The conversation between Mike Hopkins and Marcus Tsohonis was pretty simple after Quade Green was ruled academically ineligible by the NCAA for the rest of Washington’s season. According to Hopkins, it went something like this:
“Marcus, Quade can’t play anymore, you want to play or not?”
“Yeah, I want to play, coach.”
“Alright, let’s go. You want to play? Let’s go play.”
The true freshman’s task for the rest of the season won’t be as simple.
Originally on track to redshirt, and operating as the Huskies’ fourth option as the point, Tsohonis dressed for the first time in almost a month against Stanford three weeks ago. Playing sparingly against the Cardinal and Golden Bears that weekend, the point guard’s workload ramped up significantly the following week against the Oregon schools.
“I was just ready for the opportunity, I had to stay ready,” Tsohonis said.
The Portland-native played 65 combined minutes against his backyard Beavers and Ducks after only playing a total of 21 minutes up to that point in the season. Against the likes of all-conference talents Payton Pritchard and Tres Tinkle, Tsohonis scored 25 points in what was essentially his debut weekend showcase.
The last time Tsohonis had played against Pritchard was as a starting freshman point guard at Jefferson High School, where his Democrats lost in the semifinals to the senior Pritchard and West Linn.
According to his high school coach, Pat Strickland, Tsohonis held his own then too.
“He just had that ‘it,’” he said. “Whatever ‘it’ is at the high school level, he had it. He’s just a competitor who just willed his team to victory.”
While Tsohonis arrived to Washington as a three-star recruit, he was a highly-coveted prospect in the Portland area, and brought Jefferson a state championship. Strickland remembered seeing Tsohonis play in a middle school title game hosted at Jefferson and being blown away by his maturity at a young age.
“Marcus was the best eighth grader in Oregon,” Strickland said. “He just had a swagger about him, throughout the game he was hitting big shots and he was leading the team. After he hit the game-winner, it was just like, ‘I would love to have the opportunity to coach this guy at Jefferson.’ I was saying to myself, ‘He could have helped me out this year as an eighth grader.’”
Four years after his matchup with Pritchard in the 6A Oregon semifinals, Tsohonis was in another tight contest as a true freshman taking on a potential player of the year candidate with nearly 10,000 eyes in the arena watching. Despite playing in just his second game with meaningful minutes, he had one thing on his mind.
“I have to stay calm,” Tsohonis said. “Because that’s what everyone sees.”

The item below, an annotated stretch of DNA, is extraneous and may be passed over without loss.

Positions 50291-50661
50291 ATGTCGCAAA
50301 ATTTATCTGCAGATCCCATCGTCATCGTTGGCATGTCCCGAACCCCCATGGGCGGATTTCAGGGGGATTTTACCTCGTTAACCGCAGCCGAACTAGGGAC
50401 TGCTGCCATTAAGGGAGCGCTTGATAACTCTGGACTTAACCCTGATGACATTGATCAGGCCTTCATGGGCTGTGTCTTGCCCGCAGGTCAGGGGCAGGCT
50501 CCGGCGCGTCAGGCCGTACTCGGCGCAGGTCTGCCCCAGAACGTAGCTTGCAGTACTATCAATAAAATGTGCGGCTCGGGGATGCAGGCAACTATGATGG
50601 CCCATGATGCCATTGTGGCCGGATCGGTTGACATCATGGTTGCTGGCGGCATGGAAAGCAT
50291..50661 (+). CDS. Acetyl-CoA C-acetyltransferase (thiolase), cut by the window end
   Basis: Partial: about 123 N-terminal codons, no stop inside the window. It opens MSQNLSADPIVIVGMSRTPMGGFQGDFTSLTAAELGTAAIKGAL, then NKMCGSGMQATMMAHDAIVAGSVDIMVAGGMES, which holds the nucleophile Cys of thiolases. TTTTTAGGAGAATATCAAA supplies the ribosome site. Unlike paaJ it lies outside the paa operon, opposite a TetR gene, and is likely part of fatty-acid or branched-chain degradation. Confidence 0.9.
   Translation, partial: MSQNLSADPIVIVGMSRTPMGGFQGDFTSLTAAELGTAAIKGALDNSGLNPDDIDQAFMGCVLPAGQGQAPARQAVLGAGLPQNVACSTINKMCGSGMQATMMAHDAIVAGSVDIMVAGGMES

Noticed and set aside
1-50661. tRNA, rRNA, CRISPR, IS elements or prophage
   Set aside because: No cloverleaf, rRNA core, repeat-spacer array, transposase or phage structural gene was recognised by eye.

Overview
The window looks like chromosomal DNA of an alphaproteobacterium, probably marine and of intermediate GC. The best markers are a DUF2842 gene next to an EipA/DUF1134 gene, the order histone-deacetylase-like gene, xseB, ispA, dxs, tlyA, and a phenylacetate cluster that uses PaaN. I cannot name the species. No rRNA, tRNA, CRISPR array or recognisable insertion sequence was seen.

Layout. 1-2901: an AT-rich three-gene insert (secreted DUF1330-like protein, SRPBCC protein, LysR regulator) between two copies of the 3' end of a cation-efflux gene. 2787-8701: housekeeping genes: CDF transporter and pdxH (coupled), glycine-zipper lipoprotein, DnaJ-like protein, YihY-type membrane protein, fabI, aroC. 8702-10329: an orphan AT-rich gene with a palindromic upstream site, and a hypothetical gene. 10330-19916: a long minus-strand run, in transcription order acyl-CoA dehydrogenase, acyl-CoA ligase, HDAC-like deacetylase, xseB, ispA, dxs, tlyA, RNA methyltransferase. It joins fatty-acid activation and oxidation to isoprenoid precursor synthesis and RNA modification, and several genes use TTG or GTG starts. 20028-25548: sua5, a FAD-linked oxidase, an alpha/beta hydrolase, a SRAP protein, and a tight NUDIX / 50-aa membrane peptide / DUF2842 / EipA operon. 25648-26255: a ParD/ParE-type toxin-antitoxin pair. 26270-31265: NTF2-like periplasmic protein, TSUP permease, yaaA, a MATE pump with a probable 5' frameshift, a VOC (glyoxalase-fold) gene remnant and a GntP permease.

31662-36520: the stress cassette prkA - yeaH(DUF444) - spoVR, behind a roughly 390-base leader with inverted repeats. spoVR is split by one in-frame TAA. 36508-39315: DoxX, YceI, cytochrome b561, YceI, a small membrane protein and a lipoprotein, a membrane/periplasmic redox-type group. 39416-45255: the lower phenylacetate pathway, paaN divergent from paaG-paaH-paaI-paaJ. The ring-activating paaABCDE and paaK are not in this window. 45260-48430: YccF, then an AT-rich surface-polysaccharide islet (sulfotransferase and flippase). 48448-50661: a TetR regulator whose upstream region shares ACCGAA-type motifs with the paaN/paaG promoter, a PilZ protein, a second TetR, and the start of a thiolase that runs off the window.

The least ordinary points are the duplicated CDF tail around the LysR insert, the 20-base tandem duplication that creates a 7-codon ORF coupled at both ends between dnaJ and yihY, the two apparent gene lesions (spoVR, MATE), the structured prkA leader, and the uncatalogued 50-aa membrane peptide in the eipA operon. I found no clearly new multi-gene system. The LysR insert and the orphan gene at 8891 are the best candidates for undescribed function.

Beneath the freshman’s relaxed demeanor was a whirlwind of emotion and pain. With cramps and general weariness affecting his play late and in overtime, Hopkins stuck with Tsohonis late and in key situations because of his ability to run the offense.
“The crowd was going, I just tried to stay cool and calm,” Tsohonis said. “If my teammates see me just messing up and kind of like fearing away from it, they are going to fear away. So I just kind of try to stay poised and go along with the game.”
Tsohonis came up short against Pritchard again, but they would not have been in a position to win without him, which doesn’t surprise his old coach in the least.
“I’ve never seen him rattled on or off the court,” Strickland said. “He’s able to corral his guys, and he does it by example too as far as working hard and just doing the things he needs to do on and off the court.”
Both Hopkins and Strickland, former collegiate players and championship-winning coaches, called Tsohonis a natural. Whether it was having that ‘it’ factor or just being a good all-around and cerebral basketball player, he has been the calming presence that Washington’s offense has needed without Green.
Though his potential redshirt season lasted less than a month, the point guard is looking to bring the same energy to the court as a contributor that he was planning to have during his sit-out season.
“I’m still going to come in working hard,” Tsohonis said. “Now I gotta be more of a vocal point, and talking, and being more vocal to everybody, and getting guys in their space. I’m just ready for the opportunity. I stayed ready, even when I was redshirting. I just worked hard, kept my head down and kept pushing.”
The freshman slowed his pace to single-digit scoring marks against Utah and Colorado, but with a cast of still unproven guards in Hopkins’ offense, he could be relied on more and more down the stretch. And if his performances against Oregon and Oregon State are any indication, Tsohonis can light it up on the stat sheet on any night against any opponent.
“[It’s] just a great opportunity for me to step in and just try to take care of the team now,” he said.
With just 10 games left in the regular season, Tsohonis will be critical to the future success of this year’s version of the Huskies and beyond. And though he wore street clothes at games less than a month ago with his eye on next season, the future is now for the calm and collected freshman.
Reach Sports Editor Alec Dietz at email@example.com. Twitter: @AlecDietz
Like what you’re reading? Support high-quality student journalism by donating here.